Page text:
EarthTechling is a site by writers and technologists that aim to bring environmental-related news, trends, and green advancements to consumers – designed in a way that’s “simple to consume and easy to share.” Topics range from electric vehicles and clean energy to green gadgets, green buildings, and beyond.
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6. For an opinionated look at humanity’s impact on the planet.
DotEarth is an award-winning blog housed in the New York Times’ opinion pages and written by long-time journalist Andrew C. Revkin. After 15 years of reporting for the Times, Revkin left the staff to become a senior fellow at Pace University’s Pace Academy for Applied Environmental Studies – though he continues to write for the blog. In his posts, Revkin “examines efforts to balance human affairs with the planet’s limits,” touching on developments across the globe.
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7. For quick news bites on earthly matters.
TreeHugger works to push environmental news mainstream via up-to-the-minute updates and regular conversation on social media, touching on everything from green design and living a sustainable lifestyle, to eco-friendly advancements in business and technology. “Partial to a modern aesthetic, we strive to be a one-stop shop for green news, solutions, and product information,” writes TreeHugger.
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8. For the best aggregation of environmental stories.
SEJ is designed by journalists to strengthen and increase news coverage of environmental issues. The group “provides educational opportunities and vital support to journalists of all media who face the challenging responsibility of covering complex environmental issues.” It’s also the only site curated by environmental journalists, providing top headlines and a wealth of other information for journalists and citizens alike.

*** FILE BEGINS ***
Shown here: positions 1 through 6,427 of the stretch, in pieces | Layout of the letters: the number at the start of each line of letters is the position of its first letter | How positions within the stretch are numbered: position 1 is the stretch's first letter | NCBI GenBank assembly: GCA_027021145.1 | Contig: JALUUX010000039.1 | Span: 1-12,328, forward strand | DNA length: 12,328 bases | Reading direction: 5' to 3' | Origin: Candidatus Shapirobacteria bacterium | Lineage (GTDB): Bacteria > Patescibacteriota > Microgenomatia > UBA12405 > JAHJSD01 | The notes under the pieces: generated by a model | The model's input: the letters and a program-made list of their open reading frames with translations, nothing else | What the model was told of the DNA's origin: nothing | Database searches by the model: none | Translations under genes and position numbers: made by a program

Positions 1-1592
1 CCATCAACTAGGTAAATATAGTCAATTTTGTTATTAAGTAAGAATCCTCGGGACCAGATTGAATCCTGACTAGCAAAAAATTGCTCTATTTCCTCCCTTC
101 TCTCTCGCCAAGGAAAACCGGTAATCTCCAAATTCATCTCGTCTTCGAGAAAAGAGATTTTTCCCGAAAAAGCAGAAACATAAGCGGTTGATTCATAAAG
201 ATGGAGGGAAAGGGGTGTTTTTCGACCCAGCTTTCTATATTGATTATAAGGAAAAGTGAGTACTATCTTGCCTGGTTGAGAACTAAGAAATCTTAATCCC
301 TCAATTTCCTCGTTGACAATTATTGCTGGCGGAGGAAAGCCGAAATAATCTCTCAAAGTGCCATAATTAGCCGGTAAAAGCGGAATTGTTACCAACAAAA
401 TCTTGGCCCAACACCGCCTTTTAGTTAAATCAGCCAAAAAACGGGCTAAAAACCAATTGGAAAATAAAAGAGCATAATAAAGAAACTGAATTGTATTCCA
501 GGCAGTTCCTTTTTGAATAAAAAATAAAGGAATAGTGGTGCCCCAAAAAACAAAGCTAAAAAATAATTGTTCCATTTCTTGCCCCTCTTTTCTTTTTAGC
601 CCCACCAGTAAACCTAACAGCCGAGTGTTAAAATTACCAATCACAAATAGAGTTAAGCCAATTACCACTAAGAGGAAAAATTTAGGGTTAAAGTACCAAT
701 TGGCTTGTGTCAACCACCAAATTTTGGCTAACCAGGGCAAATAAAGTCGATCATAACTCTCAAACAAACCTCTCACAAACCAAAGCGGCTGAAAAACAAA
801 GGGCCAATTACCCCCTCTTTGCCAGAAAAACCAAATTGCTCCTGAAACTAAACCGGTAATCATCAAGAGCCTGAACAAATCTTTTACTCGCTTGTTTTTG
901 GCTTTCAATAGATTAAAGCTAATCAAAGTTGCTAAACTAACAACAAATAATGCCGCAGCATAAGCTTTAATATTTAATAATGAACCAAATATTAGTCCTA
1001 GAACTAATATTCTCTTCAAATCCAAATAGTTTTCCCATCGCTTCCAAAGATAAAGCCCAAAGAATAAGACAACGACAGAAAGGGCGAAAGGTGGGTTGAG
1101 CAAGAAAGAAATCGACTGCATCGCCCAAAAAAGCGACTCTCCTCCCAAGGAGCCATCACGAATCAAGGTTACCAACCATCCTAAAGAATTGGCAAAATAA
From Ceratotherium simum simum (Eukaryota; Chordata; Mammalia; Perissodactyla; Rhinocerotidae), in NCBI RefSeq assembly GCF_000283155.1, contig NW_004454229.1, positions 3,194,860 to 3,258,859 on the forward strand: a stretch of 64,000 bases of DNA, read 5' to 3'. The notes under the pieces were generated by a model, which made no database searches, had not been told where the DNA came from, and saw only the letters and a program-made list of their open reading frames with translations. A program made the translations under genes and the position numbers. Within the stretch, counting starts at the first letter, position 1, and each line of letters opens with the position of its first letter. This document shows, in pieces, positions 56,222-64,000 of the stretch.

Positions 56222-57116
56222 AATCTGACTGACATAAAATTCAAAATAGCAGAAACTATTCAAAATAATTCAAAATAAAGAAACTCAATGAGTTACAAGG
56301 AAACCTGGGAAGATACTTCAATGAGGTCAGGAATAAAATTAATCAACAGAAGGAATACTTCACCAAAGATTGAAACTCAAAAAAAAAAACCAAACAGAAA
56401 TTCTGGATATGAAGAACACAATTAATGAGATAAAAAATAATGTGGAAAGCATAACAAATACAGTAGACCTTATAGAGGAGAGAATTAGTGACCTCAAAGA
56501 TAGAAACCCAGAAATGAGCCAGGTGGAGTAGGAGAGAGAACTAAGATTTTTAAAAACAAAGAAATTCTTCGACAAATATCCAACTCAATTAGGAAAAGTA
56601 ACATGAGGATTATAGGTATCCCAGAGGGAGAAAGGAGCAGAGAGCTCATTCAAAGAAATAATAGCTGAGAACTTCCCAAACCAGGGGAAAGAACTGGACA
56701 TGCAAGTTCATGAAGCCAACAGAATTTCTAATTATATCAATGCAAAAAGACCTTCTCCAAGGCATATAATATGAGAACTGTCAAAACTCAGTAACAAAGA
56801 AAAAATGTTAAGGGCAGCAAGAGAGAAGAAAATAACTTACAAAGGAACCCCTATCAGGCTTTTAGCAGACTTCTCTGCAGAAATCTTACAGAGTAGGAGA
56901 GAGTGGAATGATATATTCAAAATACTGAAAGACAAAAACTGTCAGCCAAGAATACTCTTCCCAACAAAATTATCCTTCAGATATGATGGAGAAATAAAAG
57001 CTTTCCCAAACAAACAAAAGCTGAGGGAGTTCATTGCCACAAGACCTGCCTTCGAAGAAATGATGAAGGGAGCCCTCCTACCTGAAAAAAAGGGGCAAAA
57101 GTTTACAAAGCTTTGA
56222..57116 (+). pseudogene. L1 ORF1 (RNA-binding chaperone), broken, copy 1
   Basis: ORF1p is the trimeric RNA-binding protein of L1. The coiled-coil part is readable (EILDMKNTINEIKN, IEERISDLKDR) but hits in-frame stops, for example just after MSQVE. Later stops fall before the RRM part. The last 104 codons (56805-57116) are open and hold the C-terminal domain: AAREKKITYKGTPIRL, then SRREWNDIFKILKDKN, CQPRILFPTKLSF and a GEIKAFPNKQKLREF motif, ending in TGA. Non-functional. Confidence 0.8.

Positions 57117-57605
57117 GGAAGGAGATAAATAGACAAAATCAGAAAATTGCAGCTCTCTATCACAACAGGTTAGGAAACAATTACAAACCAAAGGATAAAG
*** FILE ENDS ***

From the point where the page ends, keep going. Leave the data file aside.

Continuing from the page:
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9. For all things climate change.
Climate Central is an “independent organization of leading scientists and journalists researching and reporting the facts about our changing climate and its impact on the public.” Its writers report on the scientific facts – however the facts may fall – in order to educate the public and support healthy debate. Expect examinations of climate science, energy, sea level rise, wildfires, drought, and more.
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10. For a visual exploration of our planet.
We couldn’t not give a shout to National Geographic. This veteran news source has always been dedicated to exploring and protecting the planet. Through strong reporting and extensive pictorial content, the publication aims to connect the dots from people to the issues, giving readers a front row seat “to the stories that matter.”
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11. For Earth Day. Come on, we had to include Discovery.
Discovery News is an icon. The Earth section features video, extreme weather and events, and stories on plants, oceans, global warming, and rocks and fossils. Where else can you — or would you want to — look for news about whether you can outrun a supervolcano (Answer: Maybe) or read about what’s better for Earth: bacon or lettuce? (We’re sure you have an opinion.)
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Authors Anna Jasinski and Christine Cube work in audience relations at PR Newswire. You can catch them sharing journalism and blogging news on @BeyondBylines, or you can follow them on their personal handles at @annamjasinski and @cpcube.